11th-ranked Gamecocks moving on minus Lattimore

Associated Press  |  Last updated November 02, 2012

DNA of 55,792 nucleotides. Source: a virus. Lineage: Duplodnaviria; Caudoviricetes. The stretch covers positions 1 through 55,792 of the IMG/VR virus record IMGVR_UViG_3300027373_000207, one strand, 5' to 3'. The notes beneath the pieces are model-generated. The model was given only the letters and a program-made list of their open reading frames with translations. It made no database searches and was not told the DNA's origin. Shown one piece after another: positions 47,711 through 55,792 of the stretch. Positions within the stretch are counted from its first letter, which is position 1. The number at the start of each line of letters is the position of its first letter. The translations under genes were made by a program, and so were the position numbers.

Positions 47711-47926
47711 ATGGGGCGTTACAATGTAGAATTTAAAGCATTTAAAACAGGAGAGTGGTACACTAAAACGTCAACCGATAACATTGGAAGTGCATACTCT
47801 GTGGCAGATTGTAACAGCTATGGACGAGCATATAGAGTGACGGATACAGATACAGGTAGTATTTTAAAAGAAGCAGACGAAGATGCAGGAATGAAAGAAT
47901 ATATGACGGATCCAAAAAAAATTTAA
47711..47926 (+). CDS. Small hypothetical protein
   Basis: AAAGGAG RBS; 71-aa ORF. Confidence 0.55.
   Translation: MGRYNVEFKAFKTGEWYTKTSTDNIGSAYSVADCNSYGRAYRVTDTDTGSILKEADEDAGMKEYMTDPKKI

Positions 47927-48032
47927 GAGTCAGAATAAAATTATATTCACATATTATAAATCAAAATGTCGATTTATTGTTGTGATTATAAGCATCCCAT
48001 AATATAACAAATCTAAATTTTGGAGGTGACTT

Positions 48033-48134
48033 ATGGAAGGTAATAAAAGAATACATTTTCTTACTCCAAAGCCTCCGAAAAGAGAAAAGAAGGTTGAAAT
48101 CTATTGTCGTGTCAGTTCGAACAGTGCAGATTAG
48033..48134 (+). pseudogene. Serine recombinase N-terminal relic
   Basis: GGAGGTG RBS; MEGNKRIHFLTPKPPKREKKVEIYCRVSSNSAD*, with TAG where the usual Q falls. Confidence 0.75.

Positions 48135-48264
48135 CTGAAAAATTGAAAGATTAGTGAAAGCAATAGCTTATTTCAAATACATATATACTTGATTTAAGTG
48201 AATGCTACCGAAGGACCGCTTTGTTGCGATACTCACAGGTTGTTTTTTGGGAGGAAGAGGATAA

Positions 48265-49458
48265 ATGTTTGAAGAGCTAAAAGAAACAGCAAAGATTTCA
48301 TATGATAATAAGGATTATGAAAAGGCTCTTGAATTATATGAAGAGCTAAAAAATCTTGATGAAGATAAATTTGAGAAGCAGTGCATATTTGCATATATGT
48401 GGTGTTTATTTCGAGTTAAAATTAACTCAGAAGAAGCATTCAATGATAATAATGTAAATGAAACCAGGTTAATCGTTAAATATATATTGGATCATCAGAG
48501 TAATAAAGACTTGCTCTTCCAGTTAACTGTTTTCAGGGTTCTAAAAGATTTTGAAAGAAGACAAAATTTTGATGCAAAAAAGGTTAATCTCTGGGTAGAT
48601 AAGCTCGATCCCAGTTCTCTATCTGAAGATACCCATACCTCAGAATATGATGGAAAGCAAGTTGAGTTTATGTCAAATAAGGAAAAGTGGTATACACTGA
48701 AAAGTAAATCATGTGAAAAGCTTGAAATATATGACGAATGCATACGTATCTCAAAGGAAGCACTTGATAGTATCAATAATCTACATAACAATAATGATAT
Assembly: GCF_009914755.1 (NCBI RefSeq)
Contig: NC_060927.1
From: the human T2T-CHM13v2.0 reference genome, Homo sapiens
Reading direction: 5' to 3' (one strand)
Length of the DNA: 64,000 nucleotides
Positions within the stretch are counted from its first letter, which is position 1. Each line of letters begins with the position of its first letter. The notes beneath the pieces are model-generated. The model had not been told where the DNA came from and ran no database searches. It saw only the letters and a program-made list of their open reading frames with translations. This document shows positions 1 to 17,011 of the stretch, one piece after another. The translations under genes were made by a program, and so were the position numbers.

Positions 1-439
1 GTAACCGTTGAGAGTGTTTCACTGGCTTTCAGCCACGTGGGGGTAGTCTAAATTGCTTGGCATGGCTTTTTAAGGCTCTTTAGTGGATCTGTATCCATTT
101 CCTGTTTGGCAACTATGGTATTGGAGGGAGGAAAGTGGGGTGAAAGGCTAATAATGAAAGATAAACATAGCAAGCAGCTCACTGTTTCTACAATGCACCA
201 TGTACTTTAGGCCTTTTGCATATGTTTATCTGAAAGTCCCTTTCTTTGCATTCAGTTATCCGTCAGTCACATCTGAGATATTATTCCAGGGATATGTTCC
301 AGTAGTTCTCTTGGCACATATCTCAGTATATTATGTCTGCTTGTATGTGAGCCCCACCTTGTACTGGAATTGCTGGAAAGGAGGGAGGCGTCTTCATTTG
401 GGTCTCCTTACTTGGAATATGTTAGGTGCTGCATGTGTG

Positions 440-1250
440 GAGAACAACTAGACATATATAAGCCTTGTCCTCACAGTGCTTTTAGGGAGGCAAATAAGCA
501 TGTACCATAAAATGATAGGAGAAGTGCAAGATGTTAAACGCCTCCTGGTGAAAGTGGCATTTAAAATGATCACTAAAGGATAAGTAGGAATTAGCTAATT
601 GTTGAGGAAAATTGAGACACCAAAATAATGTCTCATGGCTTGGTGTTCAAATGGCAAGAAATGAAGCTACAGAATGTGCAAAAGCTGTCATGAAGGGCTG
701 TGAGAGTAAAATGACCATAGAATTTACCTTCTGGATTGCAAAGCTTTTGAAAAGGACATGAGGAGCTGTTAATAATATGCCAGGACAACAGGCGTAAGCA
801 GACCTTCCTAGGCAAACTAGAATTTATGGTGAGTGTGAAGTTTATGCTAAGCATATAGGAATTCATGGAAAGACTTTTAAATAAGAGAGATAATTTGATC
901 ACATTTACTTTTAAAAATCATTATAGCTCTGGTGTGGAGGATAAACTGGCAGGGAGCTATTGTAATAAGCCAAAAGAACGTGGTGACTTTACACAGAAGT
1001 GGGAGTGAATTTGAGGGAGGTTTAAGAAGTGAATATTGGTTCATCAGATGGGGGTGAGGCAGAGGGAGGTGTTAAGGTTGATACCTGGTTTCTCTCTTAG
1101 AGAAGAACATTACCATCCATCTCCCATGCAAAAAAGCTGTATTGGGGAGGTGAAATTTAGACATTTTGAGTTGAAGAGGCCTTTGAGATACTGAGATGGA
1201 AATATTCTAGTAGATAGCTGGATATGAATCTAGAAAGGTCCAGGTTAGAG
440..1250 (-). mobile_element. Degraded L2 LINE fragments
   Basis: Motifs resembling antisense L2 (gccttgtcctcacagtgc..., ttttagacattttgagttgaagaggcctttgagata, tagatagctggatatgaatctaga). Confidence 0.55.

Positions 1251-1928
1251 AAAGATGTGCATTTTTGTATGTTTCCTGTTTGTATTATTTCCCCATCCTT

(Eds: Updates. With AP Photos.) By PETE IACOBELLI AP Sports Writer South Carolina running back Kenny Miles sees the same desire, the same drive, the same focus from the Gamecocks, even with tailback Marcus Lattimore on the sidelines. The 11th-ranked Gamecocks (7-2, 5-2 Southeastern Conference) have a much-needed week off before closing out league play at home against Arkansas on Nov. 10. Miles, a senior, will start in place of Lattimore, the star tailback who was lost for the season after a gruesome knee injury last week against Tennessee. Lattimore dislocated his right knee and had severe ligament damage, an injury coach Steve Spurrier said would likely need more than one surgery to repair. Losing a leader and team captain like Lattimore is a blow, Miles said. But the Gamecocks have made it through this storm before, going 5-1 after Lattimore tore a ligament in his left knee midway through the 2011 season. ''It's definitely a tough situation,'' said Miles, the team's leading rusher in 2009, the season before Lattimore arrived. ''But we've still got the pieces, still got the people, still got the coaches. We're focused and ready to go.'' Lattimore, though, remains in the Gamecocks' thoughts. Tight end Justice Cunningham has worn Lattimore's No. 21 at practice this week as a tribute, the way he's done with other injured teammates this year. ''Just to love for the boys,'' Cunningham said. Lattimore is the team's leading rusher with 662 yards and 11 touchdowns. His two primary backups this season, Miles and freshman Mike Davis, have 306 yards and two touchdowns combined. Defensive coordinator Lorenzo Ward said it was important for the players not to dwell on Lattimore's absence during the team's workouts during the bye week. He says the focus has been on what went wrong on the field in the 38-35 victory over Tennessee and not about who won't be with them the rest of the way. ''I think the kids came out focused,'' Ward said. ''We've watched the game tape and showed them the mistakes we made and showed them the places we can get better. I think they came out with a great mentality.'' It's hard to erase the memory of Lattimore's gruesome injury for anyone who watched it happen or saw him sobbing in pain and disappointment last Saturday. Several players, including Miles, took part in a rally of support on campus for Lattimore this past Monday, the tailback's 21st birthday. The support has stretched across the SEC, from Tennessee's players walking out to wish him well as Lattimore lay hurt on the turf to players like Auburn' running back Tre Mason and LSU defensive end Sam Montgomery dedicating their performances to the South Carolina runner. That's no surprise, said Auburn coach Gene Chizik, who befriended Lattimore in the recruiting process and found a well-rounded, level-headed person who cared about the right things - people, academics, faith and football. ''He's a different guy,'' Chizik said. ''I think that he's not only a tremendous football player on the field, he's probably a better person off the field.'' Spurrier announced to a crowd of more than 1,000 at the rally Monday that Lattimore told him he'd be back on the field. Right now, though, Spurrier's concerned with getting ready for Arkansas by tightening up his team's pass defense and building on quarterback Connor Shaw's career showing. Tennessee's Tyler Bray riddled the Gamecocks' usually solid defense for 381 yards and four touchdowns through the air. It took Jadeveon Clowney's strip of Bray and a fumble recovery with the Vols inside South Carolina's 20 in the final two minutes to secure the game. Shaw, benched for the second half against Florida a week earlier, threw for a career high 356 yards and three TDs. Shaw was in a walking boot with foot sprain, but Spurrier expected him to be ready for full practice next week. Spurrier knows Lattimore's presence, style and ability make him hard to forget. In time, Spurrier believes Lattimore will again perform on the field whether it's for the Gamecocks or in the NFL. ''As we know, doctors can do miracles these days putting knees back together,'' Spurrier said. ''We hope that happens.'' He's got the Gamecocks pointed on the rest of the season, one they'll again finish without their leader in the backfield. ''It's happened, now we've got to move on,'' Spurrier said.
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